1 a common and long cultivated European herb from which most common garden pansies are derived [syn: wild pansy, Johnny-jump-up, love-in-idleness, pink of my John, Viola tricolor]
2 violet of Pacific coast of North America having white petals tinged with yellow and deep violet [syn: two-eyed violet, Viola ocellata]
4 the absence of mental stress or anxiety [syn: peace, peacefulness, peace of mind, repose, serenity, ataraxis]
Heartsease (Viola tricolor) is a common European wild flower, growing as an annual or short-lived perennial. It has been introduced into North America, where it has spread widely, and is known as the Johnny Jump Up (though this name is also applied to similar species such as the Yellow Pansy). It is the progenitor of the cultivated Pansy, and is therefore sometimes called Wild Pansy; before the cultivated Pansies were developed, "Pansy" was an alternative name for the wild form. Heartsease is a small plant of creeping habit, reaching at most 15cm in height, with flowers about 1.5 cm in diameter. It grows in short grassland on farms and wasteland, chiefly on acid or neutral soils. It is usually found in partial shade. It flowers from April to September. The flowers can be purple, blue, yellow or white. They are hermaphrodite and self-fertile, pollinated by bees.
As its name implies, Heartsease has a long history of use in herbalism. It has been recommended, among other uses, as a treatment for epilepsy, asthma, skin diseases and eczema. It has expectorant properties, and so has been used in the treatment of chest complaints such as bronchitis and whooping cough. It is also a diuretic, leading to its use in treating rheumatism and cystitis.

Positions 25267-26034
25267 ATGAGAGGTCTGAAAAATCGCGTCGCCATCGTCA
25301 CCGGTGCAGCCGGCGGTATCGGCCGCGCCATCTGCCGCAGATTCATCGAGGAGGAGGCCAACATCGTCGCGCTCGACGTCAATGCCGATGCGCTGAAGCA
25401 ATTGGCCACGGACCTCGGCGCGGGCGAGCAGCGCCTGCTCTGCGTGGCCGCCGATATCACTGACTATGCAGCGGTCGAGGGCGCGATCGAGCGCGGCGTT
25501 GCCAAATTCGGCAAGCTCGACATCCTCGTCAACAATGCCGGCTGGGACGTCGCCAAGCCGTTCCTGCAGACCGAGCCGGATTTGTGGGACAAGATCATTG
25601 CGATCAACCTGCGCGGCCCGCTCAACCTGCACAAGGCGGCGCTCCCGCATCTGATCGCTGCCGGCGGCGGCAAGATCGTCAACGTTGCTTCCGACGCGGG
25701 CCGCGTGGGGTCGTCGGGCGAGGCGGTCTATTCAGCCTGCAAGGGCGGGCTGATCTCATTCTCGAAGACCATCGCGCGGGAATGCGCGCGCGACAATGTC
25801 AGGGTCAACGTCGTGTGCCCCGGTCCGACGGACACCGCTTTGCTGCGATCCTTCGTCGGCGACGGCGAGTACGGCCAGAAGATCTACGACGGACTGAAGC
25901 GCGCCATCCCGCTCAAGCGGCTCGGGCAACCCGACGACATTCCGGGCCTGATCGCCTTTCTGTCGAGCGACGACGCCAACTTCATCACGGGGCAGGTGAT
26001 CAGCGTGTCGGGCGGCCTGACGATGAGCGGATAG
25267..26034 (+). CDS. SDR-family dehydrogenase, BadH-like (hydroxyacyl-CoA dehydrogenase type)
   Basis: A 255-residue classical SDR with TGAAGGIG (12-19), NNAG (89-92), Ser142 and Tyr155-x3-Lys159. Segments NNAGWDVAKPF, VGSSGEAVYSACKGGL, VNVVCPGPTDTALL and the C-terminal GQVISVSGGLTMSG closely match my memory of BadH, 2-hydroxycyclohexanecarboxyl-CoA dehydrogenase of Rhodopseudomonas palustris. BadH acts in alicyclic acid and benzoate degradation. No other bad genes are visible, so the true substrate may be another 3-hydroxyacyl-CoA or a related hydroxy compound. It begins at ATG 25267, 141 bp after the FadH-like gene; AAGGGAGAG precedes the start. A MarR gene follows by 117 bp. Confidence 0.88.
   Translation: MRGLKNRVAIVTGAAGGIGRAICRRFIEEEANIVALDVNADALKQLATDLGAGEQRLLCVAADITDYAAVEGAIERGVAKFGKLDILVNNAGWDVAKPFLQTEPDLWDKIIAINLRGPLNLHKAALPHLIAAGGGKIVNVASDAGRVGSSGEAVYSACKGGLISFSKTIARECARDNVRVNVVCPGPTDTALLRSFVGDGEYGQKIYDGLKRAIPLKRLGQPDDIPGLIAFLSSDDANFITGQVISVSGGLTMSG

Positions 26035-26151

The flowers have also been used to make yellow, green and blue-green dyes, while the leaves can be used to make a chemical indicator.
Long before cultivated pansies were developed, Heartsease was associated with thought in the "language of flowers", often by its alternative name of pansy (from the French "pensée" - thought): hence Ophelia's often quoted line in Shakespeare's Hamlet, "There's pansies, that's for thoughts". What Shakespeare had in mind was Heartsease, not a modern garden pansy. Shakespeare makes a more direct reference to Heartsease in A Midsummer Night's Dream. Oberon sends Puck to gather "a little western flower" that maidens call "Love-in-idleness". Oberon's account is that he diverted an arrow from Cupid's bow aimed at "a fair vestal, throned by the west" (supposedly Queen Elizabeth I) to fall upon the plant "before milk-white, now purple with love's wound". The "imperial vot'ress" passes on "fancy-free", destined never to fall in love. The juice of the heartsease now, claims Oberon, "on sleeping eyelids laid, Will make or man or woman madly dote Upon the next live creature that it sees." Equipped with such powers, Oberon and Puck control the fates of various characters in the play to provide Shakespeare's essential dramatic and comic structure for the play.
Heartsease has a large number of alternative colloquial names, up to two hundred.
heartsease in Bulgarian: Трицветна теменуга
heartsease in Catalan: Viola tricolor
heartsease in Czech: Violka trojbarevná
heartsease in Danish: Almindelig Stedmoderblomst
heartsease in German: Wildes Stiefmütterchen
heartsease in Estonian: Aaskannike
heartsease in Spanish: Viola tricolor
heartsease in French: Pensée sauvage
heartsease in Icelandic: Þrenningarfjóla
heartsease in Lithuanian: Trispalvė našlaitė
heartsease in Hungarian: Háromszínű árvácska
heartsease in Dutch: Driekleurig viooltje
heartsease in Norwegian Nynorsk: Stemorsblom
heartsease in Polish: Fiołek trójbarwny
heartsease in Romanian: Panseluţă
heartsease in Russian: Фиалка трёхцветная
heartsease in Northern Sami: Gieddeviola
heartsease in Serbian: Дан-ноћ (биљка)
heartsease in Finnish: Keto-orvokki
heartsease in Swedish: Styvmorsviol
heartsease in Turkish: Yabani menekşe
heartsease in Ukrainian: Фіалка триколірна
heartsease in Chinese: 三色堇